FZOS mine has been operating since 2006, exploiting S4L. After FZON was placed under care and maintenance, FZOS became the flagship ECC underground mine, operating four production CM sections, achieving around 170kt of ROM per month. FZOS used to produce a 5 800kcal/kg export product. This was changed to 5 300kcal/kg at the beginning of 2016 to take advantage of the significant yield differential of around 10 percentage points between the two products. The mine uses the coal-washing plant and rapid coal-loading facilities at FZON. In 2016, FZOS recorded its highest annual production (2 344kt) in its 11 years. This performance has just been repeated in 2017 as the colliery recorded 2 382Kt ROM. In terms of the validity and currency of the mining right (legal), both FZOS and FZON mining rights are in good standing as they expire in 2029. Exxaro has a reasonable expectation that renewal of the mining right will be approved.

Geology

The Forzando complex – comprising Forzando North and Forzando South mines and contiguous prospecting right areas – is in the north-eastern corner of the Highveld coalfield, separated from the Witbank coalfield by the pre-Karoo Smithfield ridge. Basement rocks comprise Rooiberg felsites and granites of the Bushveld Lebowa suite. These felsites and granites are often palaeo-weathered to a depth of several metres. Diabase has been recorded in the western end of the complex. Given the proximity of the Forzando complex to the edge of the basin, only an abbreviated Karoo sequence is present. This package comprises the Dwyka, characterised by tillites, diamictites and varvites, and Vryheid formation, consisting of an arenaceous sequence of sandstones and conglomerates with subordinate siltstones and coal seams.

Diverse palaeo-environments including transgressive shorelines, lacustrine, fluvial and deltaic have been recognised. Across the suite of five seams, the thickest and most ubiquitous are the S2, S4 and S5 seams. S1 is restricted to palaeo lows while S3 only occurs on the western side of the mining right. Seam splitting is a common feature. Local Forzando nomenclature recognises the following seams from the base upwards: S1, S1 lower, S2, S2 leader, S3, S4 and S5.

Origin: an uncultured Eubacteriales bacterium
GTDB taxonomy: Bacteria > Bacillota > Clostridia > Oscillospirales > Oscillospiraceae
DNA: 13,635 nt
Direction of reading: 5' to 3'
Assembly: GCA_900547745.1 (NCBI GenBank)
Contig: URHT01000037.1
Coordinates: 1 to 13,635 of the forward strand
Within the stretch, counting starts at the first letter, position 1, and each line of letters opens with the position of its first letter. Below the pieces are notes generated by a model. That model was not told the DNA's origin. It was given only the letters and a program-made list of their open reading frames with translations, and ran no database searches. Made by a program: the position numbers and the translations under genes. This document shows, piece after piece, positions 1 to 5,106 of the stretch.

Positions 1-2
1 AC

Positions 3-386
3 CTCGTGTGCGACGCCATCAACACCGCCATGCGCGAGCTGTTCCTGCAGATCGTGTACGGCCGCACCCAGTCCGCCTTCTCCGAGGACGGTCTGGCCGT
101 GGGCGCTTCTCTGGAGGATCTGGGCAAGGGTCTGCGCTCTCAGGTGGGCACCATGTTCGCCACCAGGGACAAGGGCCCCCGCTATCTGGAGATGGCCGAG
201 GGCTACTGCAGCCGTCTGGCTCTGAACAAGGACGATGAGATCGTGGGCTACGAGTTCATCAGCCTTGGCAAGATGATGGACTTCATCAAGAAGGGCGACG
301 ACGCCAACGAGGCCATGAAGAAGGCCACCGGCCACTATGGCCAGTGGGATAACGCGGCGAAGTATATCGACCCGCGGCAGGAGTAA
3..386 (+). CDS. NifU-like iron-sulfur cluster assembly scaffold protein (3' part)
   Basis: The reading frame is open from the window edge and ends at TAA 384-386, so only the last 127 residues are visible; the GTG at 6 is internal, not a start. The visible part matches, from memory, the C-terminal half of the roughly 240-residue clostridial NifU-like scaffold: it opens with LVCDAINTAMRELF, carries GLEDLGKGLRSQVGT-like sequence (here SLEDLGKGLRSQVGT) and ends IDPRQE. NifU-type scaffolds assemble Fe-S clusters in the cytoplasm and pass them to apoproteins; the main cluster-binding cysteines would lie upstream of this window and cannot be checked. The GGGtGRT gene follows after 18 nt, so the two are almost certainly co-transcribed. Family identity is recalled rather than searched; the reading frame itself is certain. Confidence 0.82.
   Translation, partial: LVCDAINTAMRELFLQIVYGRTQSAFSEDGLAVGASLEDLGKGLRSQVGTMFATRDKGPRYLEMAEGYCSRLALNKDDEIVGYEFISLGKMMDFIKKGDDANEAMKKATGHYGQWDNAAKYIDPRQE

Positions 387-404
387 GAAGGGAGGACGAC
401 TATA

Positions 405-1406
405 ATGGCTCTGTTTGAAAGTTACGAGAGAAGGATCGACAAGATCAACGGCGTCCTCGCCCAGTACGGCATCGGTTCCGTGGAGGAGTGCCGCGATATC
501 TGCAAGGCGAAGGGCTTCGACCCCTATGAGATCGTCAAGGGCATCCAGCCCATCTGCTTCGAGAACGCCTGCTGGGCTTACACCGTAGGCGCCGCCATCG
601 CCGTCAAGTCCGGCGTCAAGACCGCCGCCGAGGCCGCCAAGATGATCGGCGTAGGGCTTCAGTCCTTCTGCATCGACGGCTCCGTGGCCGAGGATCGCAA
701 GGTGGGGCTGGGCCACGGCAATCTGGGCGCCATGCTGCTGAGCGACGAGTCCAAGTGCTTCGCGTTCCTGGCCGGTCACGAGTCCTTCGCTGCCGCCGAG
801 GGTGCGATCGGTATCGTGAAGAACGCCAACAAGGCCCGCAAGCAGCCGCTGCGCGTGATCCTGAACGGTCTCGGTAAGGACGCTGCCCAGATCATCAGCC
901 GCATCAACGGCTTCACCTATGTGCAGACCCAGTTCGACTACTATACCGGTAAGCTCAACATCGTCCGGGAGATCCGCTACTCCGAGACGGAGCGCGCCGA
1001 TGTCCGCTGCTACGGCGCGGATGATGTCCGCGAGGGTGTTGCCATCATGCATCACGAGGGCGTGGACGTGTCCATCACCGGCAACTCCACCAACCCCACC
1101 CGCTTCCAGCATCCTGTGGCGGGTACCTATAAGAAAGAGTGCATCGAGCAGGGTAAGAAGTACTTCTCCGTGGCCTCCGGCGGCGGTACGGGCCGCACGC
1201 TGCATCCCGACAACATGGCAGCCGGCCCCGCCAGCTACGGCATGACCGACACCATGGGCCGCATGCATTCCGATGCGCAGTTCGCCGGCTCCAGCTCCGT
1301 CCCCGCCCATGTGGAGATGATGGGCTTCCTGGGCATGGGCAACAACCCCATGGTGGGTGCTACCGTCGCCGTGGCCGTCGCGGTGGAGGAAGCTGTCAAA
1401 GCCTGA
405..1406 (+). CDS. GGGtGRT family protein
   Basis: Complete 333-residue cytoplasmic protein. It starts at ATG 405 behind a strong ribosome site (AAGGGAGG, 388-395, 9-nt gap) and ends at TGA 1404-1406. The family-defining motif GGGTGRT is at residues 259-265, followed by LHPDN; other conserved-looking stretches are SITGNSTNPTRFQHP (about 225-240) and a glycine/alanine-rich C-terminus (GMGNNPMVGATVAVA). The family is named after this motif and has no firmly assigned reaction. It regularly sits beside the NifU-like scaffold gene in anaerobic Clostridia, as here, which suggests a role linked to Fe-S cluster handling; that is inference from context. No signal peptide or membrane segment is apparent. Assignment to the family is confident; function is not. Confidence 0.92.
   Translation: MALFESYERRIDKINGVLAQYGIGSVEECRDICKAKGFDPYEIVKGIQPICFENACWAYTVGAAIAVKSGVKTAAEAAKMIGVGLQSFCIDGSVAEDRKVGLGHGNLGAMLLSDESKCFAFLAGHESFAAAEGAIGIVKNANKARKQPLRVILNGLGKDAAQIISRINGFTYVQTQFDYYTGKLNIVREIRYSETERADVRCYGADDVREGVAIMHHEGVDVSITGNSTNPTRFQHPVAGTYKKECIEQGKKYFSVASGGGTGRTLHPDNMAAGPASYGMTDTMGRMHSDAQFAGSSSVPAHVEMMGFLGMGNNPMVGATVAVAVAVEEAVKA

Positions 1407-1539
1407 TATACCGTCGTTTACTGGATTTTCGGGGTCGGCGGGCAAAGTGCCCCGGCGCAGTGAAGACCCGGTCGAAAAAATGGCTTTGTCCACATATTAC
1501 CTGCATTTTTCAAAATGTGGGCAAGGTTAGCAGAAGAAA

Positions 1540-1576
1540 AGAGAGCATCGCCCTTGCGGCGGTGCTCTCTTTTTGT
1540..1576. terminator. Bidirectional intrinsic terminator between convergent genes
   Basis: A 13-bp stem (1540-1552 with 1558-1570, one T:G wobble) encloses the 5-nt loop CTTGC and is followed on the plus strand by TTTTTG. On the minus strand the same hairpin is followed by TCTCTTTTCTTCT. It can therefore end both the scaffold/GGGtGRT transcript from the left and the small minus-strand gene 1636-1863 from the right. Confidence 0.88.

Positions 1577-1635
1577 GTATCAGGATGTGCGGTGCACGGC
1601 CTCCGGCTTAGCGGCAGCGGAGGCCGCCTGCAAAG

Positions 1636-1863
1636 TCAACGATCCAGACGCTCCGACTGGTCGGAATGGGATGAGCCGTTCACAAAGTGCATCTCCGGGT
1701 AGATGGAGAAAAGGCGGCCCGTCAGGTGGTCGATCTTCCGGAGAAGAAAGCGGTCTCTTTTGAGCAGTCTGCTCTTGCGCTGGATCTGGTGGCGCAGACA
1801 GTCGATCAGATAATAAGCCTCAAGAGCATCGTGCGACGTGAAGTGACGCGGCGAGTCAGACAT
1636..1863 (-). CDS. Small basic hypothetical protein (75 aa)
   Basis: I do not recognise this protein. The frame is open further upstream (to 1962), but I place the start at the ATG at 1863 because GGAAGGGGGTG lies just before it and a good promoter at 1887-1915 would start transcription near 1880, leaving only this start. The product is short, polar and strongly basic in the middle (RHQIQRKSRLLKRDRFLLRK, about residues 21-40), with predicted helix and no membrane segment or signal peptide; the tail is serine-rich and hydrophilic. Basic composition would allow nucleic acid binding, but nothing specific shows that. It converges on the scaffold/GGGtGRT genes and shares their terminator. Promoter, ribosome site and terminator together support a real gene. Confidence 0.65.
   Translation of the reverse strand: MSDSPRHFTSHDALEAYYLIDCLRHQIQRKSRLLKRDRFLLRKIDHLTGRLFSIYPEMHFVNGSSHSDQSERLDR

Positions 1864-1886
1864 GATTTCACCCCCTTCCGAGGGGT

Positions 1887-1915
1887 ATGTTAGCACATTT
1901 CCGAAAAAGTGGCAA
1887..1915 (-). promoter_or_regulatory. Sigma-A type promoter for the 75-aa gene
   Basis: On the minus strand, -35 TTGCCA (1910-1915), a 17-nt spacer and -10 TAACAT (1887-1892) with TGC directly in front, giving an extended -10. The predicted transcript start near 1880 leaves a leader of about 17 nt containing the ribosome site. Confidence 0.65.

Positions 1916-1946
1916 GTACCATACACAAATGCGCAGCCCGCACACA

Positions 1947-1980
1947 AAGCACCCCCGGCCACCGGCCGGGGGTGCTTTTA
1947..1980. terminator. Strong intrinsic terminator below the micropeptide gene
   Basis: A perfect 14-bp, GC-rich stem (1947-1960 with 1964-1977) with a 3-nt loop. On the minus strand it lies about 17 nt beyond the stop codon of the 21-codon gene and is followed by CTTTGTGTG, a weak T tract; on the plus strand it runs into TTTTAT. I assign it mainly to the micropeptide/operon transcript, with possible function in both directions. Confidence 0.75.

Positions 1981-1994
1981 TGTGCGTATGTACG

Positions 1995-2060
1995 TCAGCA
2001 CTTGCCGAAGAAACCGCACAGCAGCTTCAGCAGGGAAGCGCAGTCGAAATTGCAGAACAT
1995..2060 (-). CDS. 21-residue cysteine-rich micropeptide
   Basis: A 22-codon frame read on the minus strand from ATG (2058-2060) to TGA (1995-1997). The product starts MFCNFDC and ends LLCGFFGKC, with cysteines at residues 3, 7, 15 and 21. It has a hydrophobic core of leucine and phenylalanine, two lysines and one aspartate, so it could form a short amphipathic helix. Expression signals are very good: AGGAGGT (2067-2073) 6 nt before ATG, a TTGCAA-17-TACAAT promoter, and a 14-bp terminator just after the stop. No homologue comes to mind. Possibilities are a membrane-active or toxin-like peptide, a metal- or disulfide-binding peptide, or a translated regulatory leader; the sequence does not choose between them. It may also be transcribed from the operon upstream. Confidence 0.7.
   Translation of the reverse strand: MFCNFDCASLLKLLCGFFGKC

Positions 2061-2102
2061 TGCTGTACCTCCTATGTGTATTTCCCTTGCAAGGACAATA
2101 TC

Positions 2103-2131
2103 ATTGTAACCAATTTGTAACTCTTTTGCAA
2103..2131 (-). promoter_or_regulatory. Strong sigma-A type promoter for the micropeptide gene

Most exploited is S4, whose internal composition is reasonably consistent. The S2, which presents challenges of rapid seam-width variability, was also mined at Forzando North.

In the late Jurassic era, dolerite intrusions, in the form of dykes and sills, displaced the coal seams with devolatilisation or burning of some areas of coal.

Resource evaluation

There are 1 463 boreholes in the Forzando rights area covering some 12 169ha.

The FZO v2017 geological model was built in Geovia Minex 6.3.2, using the Minex growth algorithm. All geological model information is in Cape L029, Clarke 1880 Datum. Structure (seam roof, floor and thickness), quality and topographical model grids are built on a 25m x 25m grid over the same extent, with the same origin.

The FZO v2017 model is unfaulted, but includes a major sill structure (D2 dolerite sill) that can be mapped across the modelled area. Geological risk domains have been used in reporting resources, where a set geological tonnage loss is tied to a given risk condition: